JOHNSTOWN TRIO HELPING PENGUINS WIN ON AND OFF THE ICE
Johnstown’s “Great Flood” happened more than 100 years ago.
Yet, a steady stream continues to flow from the city – in the form of hockey personnel.
The Pittsburgh Penguins were inundated this year with three staff members who have strong Johnstown roots – head equipment manager Dana Heinze, head athletic trainer Chris Stewart and assistant athletic trainer Scott Adams.
Heinze and Stewart – both Johnstown natives – worked together from 1996-1999 as staff members for the Johnstown Chiefs of the ECHL in similar roles. Meanwhile Adams spent last season as the Chiefs’ head athletic trainer.
“I started with Dana and he kind of showed me the ropes when I first started in the ECHL,” Stewart said. “It’s a thrill to get back here and be here with him again. To be able to help Scott out by using the Johnstown connection is great. He’s earned it. He has the experience, so it was a good thing to bring him up with us.”
Heinze was the head equipment manager for the Johnstown Chiefs for two stints – 1998-92 and 1995-99. He spent the 1992-93 season on the New Jersey Devils’ staff and worked for the Detroit Vipers of the IHL in 1999-00. He joined the Tampa Bay Lightning in 2000 and worked as the team’s assistant equipment manager until he returned to Western Pennsylvania this summer with the Penguins.
“Coming back to Pittsburgh is absolutely a dream come true. I grew up a Penguins fan,” he said. “In my wildest dreams, I never thought I’d work for the Pittsburgh Penguins.”
Heinze earned a Stanley Cup ring with the Lightning in 2004 and brought the famous trophy to Johnstown that summer.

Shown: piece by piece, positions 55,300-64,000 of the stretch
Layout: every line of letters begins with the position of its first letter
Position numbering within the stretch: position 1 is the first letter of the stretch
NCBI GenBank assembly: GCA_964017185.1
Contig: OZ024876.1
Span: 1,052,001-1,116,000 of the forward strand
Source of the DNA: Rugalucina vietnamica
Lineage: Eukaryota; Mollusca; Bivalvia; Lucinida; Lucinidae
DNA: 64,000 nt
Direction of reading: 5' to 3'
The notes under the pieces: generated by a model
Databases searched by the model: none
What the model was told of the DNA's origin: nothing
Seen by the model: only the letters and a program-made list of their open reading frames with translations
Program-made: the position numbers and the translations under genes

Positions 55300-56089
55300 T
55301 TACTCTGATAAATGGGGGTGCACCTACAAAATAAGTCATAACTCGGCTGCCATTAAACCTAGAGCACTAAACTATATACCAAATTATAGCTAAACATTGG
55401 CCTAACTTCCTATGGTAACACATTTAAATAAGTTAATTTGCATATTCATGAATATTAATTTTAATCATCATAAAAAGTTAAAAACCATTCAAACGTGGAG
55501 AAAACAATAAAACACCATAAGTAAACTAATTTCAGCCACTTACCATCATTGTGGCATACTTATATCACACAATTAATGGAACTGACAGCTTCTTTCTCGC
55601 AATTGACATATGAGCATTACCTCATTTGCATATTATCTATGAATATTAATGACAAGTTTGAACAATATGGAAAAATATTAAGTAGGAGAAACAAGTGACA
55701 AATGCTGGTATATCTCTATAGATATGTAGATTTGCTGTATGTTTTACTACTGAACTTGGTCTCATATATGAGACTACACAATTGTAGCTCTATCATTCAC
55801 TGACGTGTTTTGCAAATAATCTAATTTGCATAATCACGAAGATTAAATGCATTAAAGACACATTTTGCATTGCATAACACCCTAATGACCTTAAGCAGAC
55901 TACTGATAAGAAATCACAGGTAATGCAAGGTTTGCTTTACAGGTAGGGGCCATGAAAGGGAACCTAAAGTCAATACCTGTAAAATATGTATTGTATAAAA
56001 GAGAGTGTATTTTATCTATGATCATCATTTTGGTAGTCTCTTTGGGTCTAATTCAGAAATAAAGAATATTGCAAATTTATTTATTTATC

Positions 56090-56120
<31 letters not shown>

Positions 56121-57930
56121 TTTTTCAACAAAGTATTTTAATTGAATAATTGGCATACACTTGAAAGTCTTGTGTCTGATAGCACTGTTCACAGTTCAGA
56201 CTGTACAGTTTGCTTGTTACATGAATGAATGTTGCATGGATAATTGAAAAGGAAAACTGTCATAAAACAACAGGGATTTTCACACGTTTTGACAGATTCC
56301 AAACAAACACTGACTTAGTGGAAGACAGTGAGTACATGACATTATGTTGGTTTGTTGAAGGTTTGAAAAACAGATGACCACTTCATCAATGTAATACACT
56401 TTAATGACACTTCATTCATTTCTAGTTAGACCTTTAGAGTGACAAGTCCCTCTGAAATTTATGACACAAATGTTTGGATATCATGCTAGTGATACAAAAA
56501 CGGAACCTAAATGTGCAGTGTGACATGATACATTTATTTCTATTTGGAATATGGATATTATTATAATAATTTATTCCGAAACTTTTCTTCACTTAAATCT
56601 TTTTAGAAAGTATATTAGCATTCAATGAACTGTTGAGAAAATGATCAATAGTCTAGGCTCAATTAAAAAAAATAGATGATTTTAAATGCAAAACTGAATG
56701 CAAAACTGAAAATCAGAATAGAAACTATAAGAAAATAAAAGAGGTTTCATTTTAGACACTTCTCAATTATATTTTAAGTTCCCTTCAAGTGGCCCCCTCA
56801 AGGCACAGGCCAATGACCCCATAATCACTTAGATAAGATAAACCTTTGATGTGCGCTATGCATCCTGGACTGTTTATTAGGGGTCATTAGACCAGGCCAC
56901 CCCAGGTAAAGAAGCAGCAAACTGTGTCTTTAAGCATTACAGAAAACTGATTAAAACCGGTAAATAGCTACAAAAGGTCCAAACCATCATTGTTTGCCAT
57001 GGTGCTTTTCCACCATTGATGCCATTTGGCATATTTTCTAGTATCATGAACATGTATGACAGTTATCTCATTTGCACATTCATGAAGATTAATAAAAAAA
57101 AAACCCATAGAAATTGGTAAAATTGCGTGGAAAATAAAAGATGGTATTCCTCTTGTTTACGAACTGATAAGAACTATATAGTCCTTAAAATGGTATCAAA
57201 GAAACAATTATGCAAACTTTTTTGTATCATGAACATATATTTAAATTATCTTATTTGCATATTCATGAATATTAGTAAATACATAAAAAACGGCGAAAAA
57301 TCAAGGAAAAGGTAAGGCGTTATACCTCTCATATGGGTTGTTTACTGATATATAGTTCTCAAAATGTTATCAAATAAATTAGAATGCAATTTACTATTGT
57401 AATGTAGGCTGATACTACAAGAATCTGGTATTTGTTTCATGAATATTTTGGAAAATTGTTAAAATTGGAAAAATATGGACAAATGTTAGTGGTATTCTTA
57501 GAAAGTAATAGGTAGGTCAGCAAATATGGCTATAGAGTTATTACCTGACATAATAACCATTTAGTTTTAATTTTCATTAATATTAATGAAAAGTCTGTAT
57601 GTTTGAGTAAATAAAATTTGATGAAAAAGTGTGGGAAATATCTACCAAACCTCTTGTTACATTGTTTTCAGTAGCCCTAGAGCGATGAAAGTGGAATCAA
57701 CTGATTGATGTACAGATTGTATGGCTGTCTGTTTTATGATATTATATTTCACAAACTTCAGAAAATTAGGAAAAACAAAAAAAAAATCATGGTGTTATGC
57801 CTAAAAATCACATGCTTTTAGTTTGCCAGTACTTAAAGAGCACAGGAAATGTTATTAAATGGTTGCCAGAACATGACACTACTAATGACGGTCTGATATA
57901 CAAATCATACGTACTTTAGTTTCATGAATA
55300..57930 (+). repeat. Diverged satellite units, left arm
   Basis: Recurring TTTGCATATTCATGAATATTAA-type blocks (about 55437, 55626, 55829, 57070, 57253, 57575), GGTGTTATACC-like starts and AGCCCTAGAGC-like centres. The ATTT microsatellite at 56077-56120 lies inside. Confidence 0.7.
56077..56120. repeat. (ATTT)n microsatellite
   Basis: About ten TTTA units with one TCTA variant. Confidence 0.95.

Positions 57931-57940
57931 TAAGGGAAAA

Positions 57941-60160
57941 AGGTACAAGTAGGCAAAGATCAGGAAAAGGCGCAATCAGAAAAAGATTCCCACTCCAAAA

“I had great things happen to me in my career,” he said. “Winning the Stanley Cup was awesome, but it does not compare with getting the opportunity to work for the Pittsburgh Penguins. It’s the greatest feeling in the world.
“I am excited to be able to come out and make my own mark on the facility and the place that I work and spend most of my time,” he continued. “I am a behind-the-scenes guy. The locker room is my second home.”
Heinze certainly treats it like one. He oversaw significant upgrades to the players’ lockerroom and lounge area when he arrived – such signs with motivational sayings and decals to give the areas a new look.
In addition, Heinze and assistant equipment manager Paul DeFazio and their assistants work tirelessly to keep the locker room and players’ equipment in immaculate condition.
“We can only prepare these guys to go onto the ice. When they step foot on the ice, then it’s in their hands. But, everything behind the scenes, I don’t need them worrying about anything else,” Heinze said. “I don’t need them to worry about issues with their equipment or sticks or skates. That’s all taken care of. All they have to worry about is playing hockey. That’s how we treat them.”
Meanwhile, Stewart comes to the Penguins after a year as an associate athletic trainer for the Carolina Hurricanes last season. He worked for the Chiefs from 1996-04 and spent 2004-05 in Lowell of the AHL before the joined the Hurricanes.